SPARTA, NJ – The Sparta school district is preparing to launch a 1:1 initiative.  The plan calls for each student from grades six through 12 to receive a Chromebook to use at school and to take home as well.  Each elementary class room will have a cart of computers so that every student kindergarten through fifth grade will have a device at school.

Teachers will get a “slightly different more professional device,” according to Superintendent Dr. Michael Rossi. 

District administrators, teachers and technology department staff presented the 1:1 initiative to the board members and community at the February board of education meeting on Monday.

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This is not completely new.  The district began to pilot an initiative two years ago, in certain classrooms where teachers were using Google Apps for Classroom also known as GS uite.  The initiative had students using familiar Google applications such as docs, calendar, sheets, hangout and more. 

Rossi explained how the equipment would be deployed.  Beyond that he said the vision for the project was to “prepare students for jobs in a workplace that will be vastly different then it is now,” a theme returned to several times throughout the presentation.

The district expects to “increase communication and collaboration” experiences with the initiative as well as “decrease turnaround time in teacher response to the students,” according to Rossi.

Other anticipated broad stroke benefits of the program include “allowing students to work at their own pace, individualized instruction and making instruction current and relevant.”

Assistant Superintendent for Curriculum and Staff Development Dr. Daniel Johnson spoke about a concept he called “TraDigital; blending what we already know works with what we want to do in the future.”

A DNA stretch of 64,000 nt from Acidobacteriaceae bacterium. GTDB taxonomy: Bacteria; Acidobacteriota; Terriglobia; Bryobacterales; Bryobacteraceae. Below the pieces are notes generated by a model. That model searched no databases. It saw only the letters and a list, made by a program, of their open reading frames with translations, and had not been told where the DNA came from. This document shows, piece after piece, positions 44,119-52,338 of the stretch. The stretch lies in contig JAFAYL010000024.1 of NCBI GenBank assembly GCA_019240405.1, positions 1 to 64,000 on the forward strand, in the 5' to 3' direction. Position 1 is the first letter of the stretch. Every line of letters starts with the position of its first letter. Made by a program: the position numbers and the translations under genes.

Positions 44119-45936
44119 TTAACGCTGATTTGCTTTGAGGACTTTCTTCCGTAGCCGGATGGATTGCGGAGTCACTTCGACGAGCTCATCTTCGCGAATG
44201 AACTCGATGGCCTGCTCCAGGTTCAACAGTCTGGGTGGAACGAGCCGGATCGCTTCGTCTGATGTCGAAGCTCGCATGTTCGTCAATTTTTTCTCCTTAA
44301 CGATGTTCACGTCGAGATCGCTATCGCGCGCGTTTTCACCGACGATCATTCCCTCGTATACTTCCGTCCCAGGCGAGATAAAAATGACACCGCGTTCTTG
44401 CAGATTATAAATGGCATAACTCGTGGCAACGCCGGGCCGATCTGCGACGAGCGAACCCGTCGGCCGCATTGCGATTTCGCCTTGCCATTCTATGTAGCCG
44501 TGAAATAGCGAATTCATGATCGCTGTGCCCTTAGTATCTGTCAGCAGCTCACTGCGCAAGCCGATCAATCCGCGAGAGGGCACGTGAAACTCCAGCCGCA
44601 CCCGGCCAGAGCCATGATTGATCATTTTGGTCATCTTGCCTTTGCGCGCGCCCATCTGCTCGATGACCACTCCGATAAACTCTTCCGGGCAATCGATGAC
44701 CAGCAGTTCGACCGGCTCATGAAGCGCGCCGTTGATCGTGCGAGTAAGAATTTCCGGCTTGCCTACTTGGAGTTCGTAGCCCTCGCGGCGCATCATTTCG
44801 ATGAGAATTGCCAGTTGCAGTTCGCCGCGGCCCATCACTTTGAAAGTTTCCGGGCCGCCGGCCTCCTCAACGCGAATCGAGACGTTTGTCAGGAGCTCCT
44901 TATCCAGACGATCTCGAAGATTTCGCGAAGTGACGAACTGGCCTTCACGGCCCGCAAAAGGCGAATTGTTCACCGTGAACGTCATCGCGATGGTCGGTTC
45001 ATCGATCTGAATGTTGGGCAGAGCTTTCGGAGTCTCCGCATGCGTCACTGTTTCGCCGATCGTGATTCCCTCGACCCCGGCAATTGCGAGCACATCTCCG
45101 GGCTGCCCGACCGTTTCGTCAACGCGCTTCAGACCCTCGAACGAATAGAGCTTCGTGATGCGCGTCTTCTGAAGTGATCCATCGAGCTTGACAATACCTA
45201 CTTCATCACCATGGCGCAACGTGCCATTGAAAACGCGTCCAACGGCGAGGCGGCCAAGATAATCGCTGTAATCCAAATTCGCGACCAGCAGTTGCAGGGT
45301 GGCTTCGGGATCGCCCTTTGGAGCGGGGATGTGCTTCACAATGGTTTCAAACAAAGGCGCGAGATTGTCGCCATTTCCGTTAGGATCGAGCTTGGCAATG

The seeds of support for the initiative were planed thought community efforts.  Rossi pointed to Sparta school district’s strategic plan that had been created by the community through a series of meeting in 2014.  “I know the time invested in creating it and the pride [the community] has in it.” 

After the vision, came the first steps of bringing 1:1 to reality.  Rossi said “the 1:1 initiative only comes on the heels of investments from the Sparta Education Foundation.”

What followed in the presentation was a parade of district staff speaking about what the 1:1 initiative means in their area of education. 

Sparta High School English teacher Brent Rivers has enthusiastically piloted the program in his classrooms.  His students work nearly exclusively on the Chromebooks, requiring “less time managing papers and more time spent on instruction.”  Rivers said in the past resources relevant to the lesson would be identified but it would be a day or more of getting the copies into the hands of the students.  “Now we can immediately share videos or docs.”

“The Google drive makes everything accessible,” Rivers said, “without the excuse of loss or forgotten papers.” 

Students get immediate feedback on their writing, from the teacher as well as peers, using the various G-Suite apps. 

Rivers also said assessments are more streamlined, start to finish. 

“What we are already doing well, we can do better,” Rivers said.  “I have already seen an impact in just a few years.”